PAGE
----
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Deregulating the absence of governance

By Owei Lakemfa
PRESIDENTIAL spokesman, Olusegun Adeniyi is an intelligent person. That was why I was disappointed when he joined the chorus of government officials who argue quite illogically, that the scarcity of petroleum products which government attributes to hoarding and fraudulent activities by oil marketers, is a justification for the deregulation of the petroleum sector.

If as Adeniyi claims, there are  45 days   supply of petrol but that there is artificial scarcity because the private marketers “are hoarding the commodity and in the process selling for scandalous prices” then the logical response of government cannot be to hand over the entire process to these same unscrupulous and fraudulent marketers. Rather, these criminals should be arrested and jailed and  their fuel stations shutdown.

If government’s claims are true, what has it done to bring these crooks to book? Has it withdrawn any marketers licence?

If government with its legion of security services, including the Police, Armed Forces, State Security Services, Military Intelligence, Army Intelligence, Civil Defence, International Intelligence, Economic And Financial Crimes Commission, Criminal Investigation Department, etcetera, cannot bring these marketers to book, is it the ordinary Nigerian on the street that will do so when government hands off the process in the name of deregulation?

If government under the “regulation” system is impotent to regulate the conduct of the mafia in the oil sector  despite its numerous regulatory agencies, including the Department of Petroleum Resources, the NNPC and the Petroleum Products Pricing and Regulatory Agency (PPPRA) is it when the market is deregulated that it would develop the political will to regulate their conduct?

Everywhere I turn, I see government throw its  hands in the air claiming to be helpless to tackle basic challenges of governance such as sanitising a  system or even calling its employees to order.

The government’s Deregulation Implementation Committee headed by Finance Minister, Dr Mansur Muhtar with the three ministers in Petroleum  and Labour as members, accused the NNPC of “poor management, poor maintenance of refineries due to corruption, wastages caused by leakages and dependence on imported petroleum products”. So why is government incapable of correcting this and bringing the corrupt to justice?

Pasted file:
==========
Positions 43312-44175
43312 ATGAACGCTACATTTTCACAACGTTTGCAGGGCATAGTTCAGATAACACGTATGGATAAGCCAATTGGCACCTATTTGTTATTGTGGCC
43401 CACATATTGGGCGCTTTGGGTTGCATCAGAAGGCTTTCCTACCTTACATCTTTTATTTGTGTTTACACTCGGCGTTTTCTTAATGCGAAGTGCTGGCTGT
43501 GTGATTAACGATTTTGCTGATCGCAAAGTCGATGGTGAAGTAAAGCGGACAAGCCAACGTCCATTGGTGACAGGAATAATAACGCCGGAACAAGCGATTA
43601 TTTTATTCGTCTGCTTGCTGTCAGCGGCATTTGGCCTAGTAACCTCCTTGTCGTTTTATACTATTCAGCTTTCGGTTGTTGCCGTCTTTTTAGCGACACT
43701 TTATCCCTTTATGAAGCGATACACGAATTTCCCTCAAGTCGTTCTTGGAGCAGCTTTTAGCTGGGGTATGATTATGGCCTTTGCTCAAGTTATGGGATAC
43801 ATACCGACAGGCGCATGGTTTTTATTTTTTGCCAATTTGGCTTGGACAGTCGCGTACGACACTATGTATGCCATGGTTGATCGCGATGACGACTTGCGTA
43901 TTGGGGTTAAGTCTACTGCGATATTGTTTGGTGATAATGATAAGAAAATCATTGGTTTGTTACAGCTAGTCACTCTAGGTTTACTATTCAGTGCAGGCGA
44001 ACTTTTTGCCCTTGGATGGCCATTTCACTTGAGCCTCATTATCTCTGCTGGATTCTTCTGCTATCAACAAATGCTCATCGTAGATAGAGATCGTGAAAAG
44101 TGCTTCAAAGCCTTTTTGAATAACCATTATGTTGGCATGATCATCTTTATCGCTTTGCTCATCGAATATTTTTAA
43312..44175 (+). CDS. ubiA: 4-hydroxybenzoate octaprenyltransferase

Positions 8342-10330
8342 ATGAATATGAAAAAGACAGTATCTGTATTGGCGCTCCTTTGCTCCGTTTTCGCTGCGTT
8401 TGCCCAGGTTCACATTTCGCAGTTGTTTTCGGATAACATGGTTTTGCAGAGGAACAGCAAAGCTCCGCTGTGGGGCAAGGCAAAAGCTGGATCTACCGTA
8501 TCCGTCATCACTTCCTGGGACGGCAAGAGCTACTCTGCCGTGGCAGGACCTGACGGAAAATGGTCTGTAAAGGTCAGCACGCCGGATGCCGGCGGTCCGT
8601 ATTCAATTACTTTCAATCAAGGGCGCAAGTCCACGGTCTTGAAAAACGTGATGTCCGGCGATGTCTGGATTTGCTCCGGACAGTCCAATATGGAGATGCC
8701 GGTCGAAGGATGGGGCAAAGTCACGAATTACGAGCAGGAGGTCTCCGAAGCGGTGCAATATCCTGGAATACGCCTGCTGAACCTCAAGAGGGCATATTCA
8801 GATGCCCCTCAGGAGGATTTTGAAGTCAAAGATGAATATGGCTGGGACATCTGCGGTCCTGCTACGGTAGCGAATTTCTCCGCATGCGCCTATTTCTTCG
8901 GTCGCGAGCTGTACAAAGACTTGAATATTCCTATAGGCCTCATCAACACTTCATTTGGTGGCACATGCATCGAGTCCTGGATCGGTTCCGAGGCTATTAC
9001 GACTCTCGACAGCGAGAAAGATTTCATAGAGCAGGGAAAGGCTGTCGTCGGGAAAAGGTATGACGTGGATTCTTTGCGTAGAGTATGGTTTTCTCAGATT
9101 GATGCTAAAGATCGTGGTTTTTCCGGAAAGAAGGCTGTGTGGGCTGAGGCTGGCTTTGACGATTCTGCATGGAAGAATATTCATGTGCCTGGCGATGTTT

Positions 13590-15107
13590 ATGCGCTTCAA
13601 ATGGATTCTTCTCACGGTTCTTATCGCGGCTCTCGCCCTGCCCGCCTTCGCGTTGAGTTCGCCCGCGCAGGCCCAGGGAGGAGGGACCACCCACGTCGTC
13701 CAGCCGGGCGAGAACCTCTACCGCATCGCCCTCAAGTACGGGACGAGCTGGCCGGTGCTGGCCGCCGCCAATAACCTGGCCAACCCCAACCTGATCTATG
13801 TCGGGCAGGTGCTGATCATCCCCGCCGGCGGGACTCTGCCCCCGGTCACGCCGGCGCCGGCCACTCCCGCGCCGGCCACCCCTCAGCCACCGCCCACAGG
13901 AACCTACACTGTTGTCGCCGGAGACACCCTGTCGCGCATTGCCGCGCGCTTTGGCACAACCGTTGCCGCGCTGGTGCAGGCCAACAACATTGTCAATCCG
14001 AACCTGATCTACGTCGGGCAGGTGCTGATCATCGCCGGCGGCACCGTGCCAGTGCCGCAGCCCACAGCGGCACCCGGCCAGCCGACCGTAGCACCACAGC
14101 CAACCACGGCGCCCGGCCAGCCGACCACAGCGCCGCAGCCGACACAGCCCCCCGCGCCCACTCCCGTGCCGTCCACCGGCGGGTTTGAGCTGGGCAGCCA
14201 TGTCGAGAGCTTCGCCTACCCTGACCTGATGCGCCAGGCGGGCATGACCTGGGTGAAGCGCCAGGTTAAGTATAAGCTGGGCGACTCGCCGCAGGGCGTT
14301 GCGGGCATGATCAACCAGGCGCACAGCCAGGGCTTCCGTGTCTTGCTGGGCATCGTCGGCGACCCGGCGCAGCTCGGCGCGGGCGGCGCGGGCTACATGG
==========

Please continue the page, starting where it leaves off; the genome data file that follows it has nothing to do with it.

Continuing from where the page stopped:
The same committee accuses the PPPRA of lacking “capacity  to fairly represent interest of government and consumers, having been bedeviled by past incidences of corruption”. So which body can fairly represent consumers and government?

The government gleefully announces that ”the current pump price of N65 is constantly available in only a few major cities”.

If this were a serious administration, should it not have arrested and prosecuted those short changing Nigerians? Should a government that is incapable of protecting its citizens against fraudsters and crooks who are fleecing them, not hang its head in shame rather than celebrate its incompetence?

In the dark days of military rule, the Ibrahim Babangida regime  lamented that that a bottle of Coca cola was costlier than a litre of petrol and used that as justification for fuel price hike. That inglorious regime was to justify new fuel price increases on the excuse that fuel was being smuggled into neigbouring countries. That was two decades ago . It is shameful that the Yar’ Adua administration is today making the same trite excuse.

On deregulation itself, apart from the importation of fuel by the NNPC, all other  processes, including distribution and retailing are fully in the hands of the private sector and these are the causes of the long queues.

So in reality, deregulation should basically be about bringing in the private sector into fuel importation and refining which is an old policy. Ordinarily there would be nothing wrong in this, except that government’s mindset is  sharp increases in prices.

About nine years ago, the Obasanjo administration  licenced 18 private refineries. What the government should tell us is why these refineries were not built. Why after 55 years of oil production, we cannot add value; why  all successive governments  do like prodigals, is to sell the crude and share the money?

If government claims that deregulation will make products available and reduce prices, why hasn’t this happened in the case of diesel which has been deregulated for over two years? Rather than being available, diesel is scarce while prices are volatile depending not on so- called market forces but on the mood of the marketers.

Government says the burden of subsidy is too heavy to carry. But it is an open secret that the subsidy is not because Nigerians have suddenly become fuel guzzlers; the subsidy is essentially due to the importation of fuel products  rather than local refining. Statistics provided by the Government Implementation Committee shows that out of the N400 billion the administration claimed to have spent on subsidy in 2008, N113 billion was for demurrage.

Government claims that: “The majority of Nigerians don’t  enjoy the subsidy. Rather the real beneficiaries are some importers who inflate the prices and smugglers who  divert tonnes of products meant for the Nigerian market to neigbouring countries…”.

If this were true, then the challenge of governance is to tackle these challenges and not to use them as excuses to increase the burden of the Nigerian.

Deregulation will lead to hyper inflation, closure of many cottage industries and  further induce poverty. In a generator-dependent country where energy costs account for 33 per cent of production cost, deregulation will lead to factory closures and massive job losses.


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